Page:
Jakarta (ANTARA) - The National Research and Innovation Agency's (BRIN's) Port Infrastructure and Beach Dynamics Technology Center has developed a sea wave breakwater "BPPT-lock" to protect coastal areas from abrasion.

According to Head of BRIN's Port Infrastructure and Beach Dynamics Technology Center (BTIDP), Widjo Kongko, the BPPT-lock has been installed in the Pacitan steam-electric power plant (PLTU) area in East Java.

Other breakwater installations are still in the development process, such as at the Sanur Port in Bali, and will soon be used in TPPI Tuban, a state-owned oil and gas sub-holding.

"Installation of the nation's products and its technology should be spread wider," he stated when ANTARA contacted him from here on Monday.

Kongko noted that the breakwaters function as protection layer units in ports and beaches across Indonesia.

The BPPT-lock is a unit of layers to protect infrastructure in seaside areas, such as ports, tourist attractions, and resident settlements.

The BPPT-lock technology has been developed when BTIDP was still under the Agency for Assessment and Application of Technology (BPPT) and even until BPPT was integrated with the BRIN on September 1, 2021.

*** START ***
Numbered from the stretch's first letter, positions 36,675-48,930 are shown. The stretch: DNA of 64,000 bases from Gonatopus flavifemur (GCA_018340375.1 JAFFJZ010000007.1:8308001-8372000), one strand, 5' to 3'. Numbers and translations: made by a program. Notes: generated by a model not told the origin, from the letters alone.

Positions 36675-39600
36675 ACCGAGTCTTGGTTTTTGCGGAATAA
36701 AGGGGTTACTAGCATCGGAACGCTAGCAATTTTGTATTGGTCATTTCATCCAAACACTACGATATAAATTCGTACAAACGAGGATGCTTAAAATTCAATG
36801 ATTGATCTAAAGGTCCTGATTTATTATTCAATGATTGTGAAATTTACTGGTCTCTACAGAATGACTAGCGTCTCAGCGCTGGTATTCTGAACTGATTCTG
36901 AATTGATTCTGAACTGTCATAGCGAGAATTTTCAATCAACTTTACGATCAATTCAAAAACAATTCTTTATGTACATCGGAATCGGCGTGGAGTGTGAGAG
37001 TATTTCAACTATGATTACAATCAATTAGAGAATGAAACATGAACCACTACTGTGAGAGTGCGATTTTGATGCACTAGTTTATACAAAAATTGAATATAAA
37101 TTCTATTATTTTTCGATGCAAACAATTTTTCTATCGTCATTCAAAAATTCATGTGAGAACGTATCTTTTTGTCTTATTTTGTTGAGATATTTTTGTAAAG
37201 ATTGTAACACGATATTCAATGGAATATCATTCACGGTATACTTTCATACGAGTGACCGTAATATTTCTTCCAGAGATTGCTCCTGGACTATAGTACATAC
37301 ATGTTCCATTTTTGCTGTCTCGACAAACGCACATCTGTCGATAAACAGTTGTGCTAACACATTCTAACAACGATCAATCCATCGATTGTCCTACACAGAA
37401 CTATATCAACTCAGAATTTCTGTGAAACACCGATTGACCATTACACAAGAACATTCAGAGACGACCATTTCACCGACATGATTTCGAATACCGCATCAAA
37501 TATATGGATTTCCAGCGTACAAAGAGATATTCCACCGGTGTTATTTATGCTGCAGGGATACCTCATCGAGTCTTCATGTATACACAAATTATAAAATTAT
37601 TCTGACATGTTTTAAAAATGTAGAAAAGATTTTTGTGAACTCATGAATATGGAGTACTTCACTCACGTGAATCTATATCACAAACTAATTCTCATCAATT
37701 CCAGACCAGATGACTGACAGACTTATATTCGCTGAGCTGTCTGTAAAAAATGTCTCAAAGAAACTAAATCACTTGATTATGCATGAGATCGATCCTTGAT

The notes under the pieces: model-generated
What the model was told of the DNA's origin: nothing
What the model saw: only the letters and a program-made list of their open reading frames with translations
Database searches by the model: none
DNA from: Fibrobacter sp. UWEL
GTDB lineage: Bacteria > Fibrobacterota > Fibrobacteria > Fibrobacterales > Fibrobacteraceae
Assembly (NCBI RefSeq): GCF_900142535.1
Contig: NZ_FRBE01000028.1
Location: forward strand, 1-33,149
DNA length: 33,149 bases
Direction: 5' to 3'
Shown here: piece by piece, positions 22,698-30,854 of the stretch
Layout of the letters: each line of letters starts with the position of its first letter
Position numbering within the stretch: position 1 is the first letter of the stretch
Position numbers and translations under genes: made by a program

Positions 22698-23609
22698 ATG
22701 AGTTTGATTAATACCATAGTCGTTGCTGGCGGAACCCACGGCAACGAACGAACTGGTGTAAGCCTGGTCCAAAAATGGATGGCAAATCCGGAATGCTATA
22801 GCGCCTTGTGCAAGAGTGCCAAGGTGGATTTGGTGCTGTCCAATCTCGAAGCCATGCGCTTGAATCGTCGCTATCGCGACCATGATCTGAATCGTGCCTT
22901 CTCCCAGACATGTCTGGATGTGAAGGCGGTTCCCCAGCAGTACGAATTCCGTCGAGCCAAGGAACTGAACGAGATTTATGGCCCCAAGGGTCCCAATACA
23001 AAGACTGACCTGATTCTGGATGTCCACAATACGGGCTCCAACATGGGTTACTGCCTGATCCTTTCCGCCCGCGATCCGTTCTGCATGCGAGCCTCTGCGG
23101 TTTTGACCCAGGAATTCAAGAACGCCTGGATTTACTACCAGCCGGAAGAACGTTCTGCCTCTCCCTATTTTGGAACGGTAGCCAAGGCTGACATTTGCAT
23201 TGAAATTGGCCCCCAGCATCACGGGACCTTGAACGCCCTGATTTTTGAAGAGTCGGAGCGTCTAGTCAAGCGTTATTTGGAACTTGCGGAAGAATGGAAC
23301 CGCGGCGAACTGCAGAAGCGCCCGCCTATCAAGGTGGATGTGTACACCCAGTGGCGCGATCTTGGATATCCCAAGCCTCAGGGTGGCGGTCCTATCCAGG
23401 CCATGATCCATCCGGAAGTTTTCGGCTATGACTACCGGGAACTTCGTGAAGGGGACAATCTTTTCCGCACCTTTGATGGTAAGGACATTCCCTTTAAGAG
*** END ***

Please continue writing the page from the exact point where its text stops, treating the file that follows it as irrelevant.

Related news: Government to build 500 meter long breakwater in Kupang

According to Kongko, the BPPT-lock has top hydraulic stability, with a strong structure. Its installation is also easy, as it can be managed both regularly and erratically.

He noted that the need for concrete materials to build the BPPT-lock is lesser than that of other types of protected layer units owing to the smaller number of units per structure area and dimension.

Moreover, it is built in a protected layer unit on the beach or port, with its weight adjusted to the wave plan.

Owing to its heaviness and joint locks, the BPPT-lock is able to hold or break the wave energy.

Kongko explained that installation of the BPPT-lock on beaches and ports should be preceded by detailed studies, such as hydro-oceanographic surveys for evaluating wave currents, bathymetry surveys for sea depth, site plan investigations, and design of port or coastal protectors.

Related news: Endemic corals need to be protected from bleaching: BRIN

Translator: Martha S, Kenzu T
Editor: Rahmad Nasution
Copyright © ANTARA 2021